Outside of class, students will be expected to work in small groups on their final project (once the topic has been established). You are all responsible for managing your own time, but if you run into setbacks or if you think you cannot finish, please let me know. My expectation is that final project reports should be first steps to publication-quality work.

Required texts: none
Recommended texts:

  • Security Engineering by Ross Anderson (1st or 2nd edition). Some sample chapters from the second edition, and the entire first edition, are available for free in electronic format here: http://www.cl.cam.ac.uk/~rja14/book.html
  • Handbook of Applied Cryptography by Alfred J. Menezes, Paul C. van Oorschot and Scott A. Vanstone. The entire book is available for free in electronic format here: http://www.cacr.math.uwaterloo.ca/hac/

Academic Honesty
Kansas State University has an Honor and Integrity System based on personal integrity which is presumed to be sufficient assurance in academic matters one's work is performed honestly and without unauthorized assistance. Undergraduate and graduate students, by registration, acknowledge the jurisdiction of the Honor and Integrity System. The policies and procedures of the Honor System apply to all full and part-time students enrolled in undergraduate and graduate courses on-campus, off-campus, and via distance learning.
A component vital to the Honor and Integrity System is the inclusion of the Honor Pledge which applies to all assignments, examinations, or other course work undertaken by students. The Honor Pledge is implied, whether or not it is stated: "On my honor, as a student, I have neither given nor received unauthorized aid on this academic work."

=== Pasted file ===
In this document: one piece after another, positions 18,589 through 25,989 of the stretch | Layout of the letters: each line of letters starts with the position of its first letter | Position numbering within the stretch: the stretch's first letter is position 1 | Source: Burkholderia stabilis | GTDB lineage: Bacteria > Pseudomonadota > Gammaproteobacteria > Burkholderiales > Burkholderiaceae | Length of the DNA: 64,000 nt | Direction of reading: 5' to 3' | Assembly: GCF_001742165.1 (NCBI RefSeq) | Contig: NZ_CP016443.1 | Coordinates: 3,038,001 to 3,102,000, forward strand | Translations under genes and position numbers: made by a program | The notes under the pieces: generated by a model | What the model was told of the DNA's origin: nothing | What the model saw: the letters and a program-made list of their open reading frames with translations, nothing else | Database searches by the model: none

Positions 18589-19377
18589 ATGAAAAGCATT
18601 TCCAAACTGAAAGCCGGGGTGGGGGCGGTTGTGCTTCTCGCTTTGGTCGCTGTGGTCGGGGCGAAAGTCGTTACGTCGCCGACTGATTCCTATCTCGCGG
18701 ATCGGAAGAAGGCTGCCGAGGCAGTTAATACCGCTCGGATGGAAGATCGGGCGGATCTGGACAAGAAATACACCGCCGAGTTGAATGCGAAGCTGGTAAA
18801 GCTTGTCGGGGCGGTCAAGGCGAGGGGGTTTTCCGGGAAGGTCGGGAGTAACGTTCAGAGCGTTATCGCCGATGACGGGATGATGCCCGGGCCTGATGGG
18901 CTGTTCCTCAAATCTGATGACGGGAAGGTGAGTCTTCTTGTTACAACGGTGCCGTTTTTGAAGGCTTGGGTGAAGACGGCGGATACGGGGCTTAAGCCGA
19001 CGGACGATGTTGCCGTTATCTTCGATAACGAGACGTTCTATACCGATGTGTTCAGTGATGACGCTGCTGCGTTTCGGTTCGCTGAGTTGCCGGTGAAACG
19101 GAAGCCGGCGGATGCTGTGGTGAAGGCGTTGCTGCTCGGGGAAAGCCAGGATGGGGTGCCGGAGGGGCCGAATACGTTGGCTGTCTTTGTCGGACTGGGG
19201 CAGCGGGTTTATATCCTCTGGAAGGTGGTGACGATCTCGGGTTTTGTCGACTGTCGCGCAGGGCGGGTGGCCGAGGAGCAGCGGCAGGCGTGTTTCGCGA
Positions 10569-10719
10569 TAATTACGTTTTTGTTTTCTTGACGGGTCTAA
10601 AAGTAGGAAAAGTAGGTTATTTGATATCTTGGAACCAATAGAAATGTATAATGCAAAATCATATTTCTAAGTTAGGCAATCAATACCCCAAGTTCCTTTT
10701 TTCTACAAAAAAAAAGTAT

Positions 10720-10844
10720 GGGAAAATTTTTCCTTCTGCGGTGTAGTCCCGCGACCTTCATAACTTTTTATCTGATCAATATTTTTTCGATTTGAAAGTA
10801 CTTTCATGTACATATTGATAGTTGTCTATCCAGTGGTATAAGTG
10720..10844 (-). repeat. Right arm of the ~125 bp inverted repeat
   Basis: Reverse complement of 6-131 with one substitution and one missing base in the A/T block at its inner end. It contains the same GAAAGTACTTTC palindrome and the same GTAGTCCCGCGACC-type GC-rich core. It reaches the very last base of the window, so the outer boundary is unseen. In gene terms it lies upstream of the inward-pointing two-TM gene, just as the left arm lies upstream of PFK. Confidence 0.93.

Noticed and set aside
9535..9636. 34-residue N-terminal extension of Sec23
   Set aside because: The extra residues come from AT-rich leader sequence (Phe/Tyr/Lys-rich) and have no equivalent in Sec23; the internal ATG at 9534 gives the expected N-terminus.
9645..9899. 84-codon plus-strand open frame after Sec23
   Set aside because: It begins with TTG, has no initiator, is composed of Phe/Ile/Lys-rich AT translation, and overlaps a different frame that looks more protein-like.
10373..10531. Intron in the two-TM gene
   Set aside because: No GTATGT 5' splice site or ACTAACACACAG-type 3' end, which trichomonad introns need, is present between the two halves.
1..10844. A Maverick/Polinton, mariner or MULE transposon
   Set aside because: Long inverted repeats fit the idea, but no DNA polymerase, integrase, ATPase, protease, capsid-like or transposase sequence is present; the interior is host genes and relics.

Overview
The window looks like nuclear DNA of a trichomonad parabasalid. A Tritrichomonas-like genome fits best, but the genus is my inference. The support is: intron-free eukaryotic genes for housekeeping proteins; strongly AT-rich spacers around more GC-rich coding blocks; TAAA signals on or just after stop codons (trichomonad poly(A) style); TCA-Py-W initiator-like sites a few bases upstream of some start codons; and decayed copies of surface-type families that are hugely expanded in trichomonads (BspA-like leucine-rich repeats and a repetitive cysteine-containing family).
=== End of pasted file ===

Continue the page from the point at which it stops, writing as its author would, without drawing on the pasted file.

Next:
The default in this class is that ALL work will be accomplished individually, UNLESS my permission is given in advance of an assignment/quiz/exam/take-home exam/final. If you are in doubt, please ask
A grade of XF can result from a breach of academic honesty. The F indicates failure in the course; the X indicates the reason is an Honor Pledge violation.
For more information, visit the Honor and Integrity System home web page at: http://www.ksu.edu/honor

Accommodations for Students with Disabilities
Any student with a disability who needs a classroom accommodation, access to technology or other academic assistance in this course should contact Disability Support Services (dss@k-state.edu) and/or the instructor. DSS serves students with a wide range of disabilities including, but not limited to, physical disabilities, sensory impairments, learning disabilities, attention deficit disorder, depression, and anxiety.
You can find more information on the Disability Support Services web page.

Expectations for Classroom Conduct
All student activities in the University, including this course, are governed by the Student Judicial Conduct Code as outlined in the Student Governing Association By Laws, Article VI, Section 3, number 2. Students who engage in behavior that disrupts the learning environment may be asked to leave the class.
The bylaws for recent years can be found here.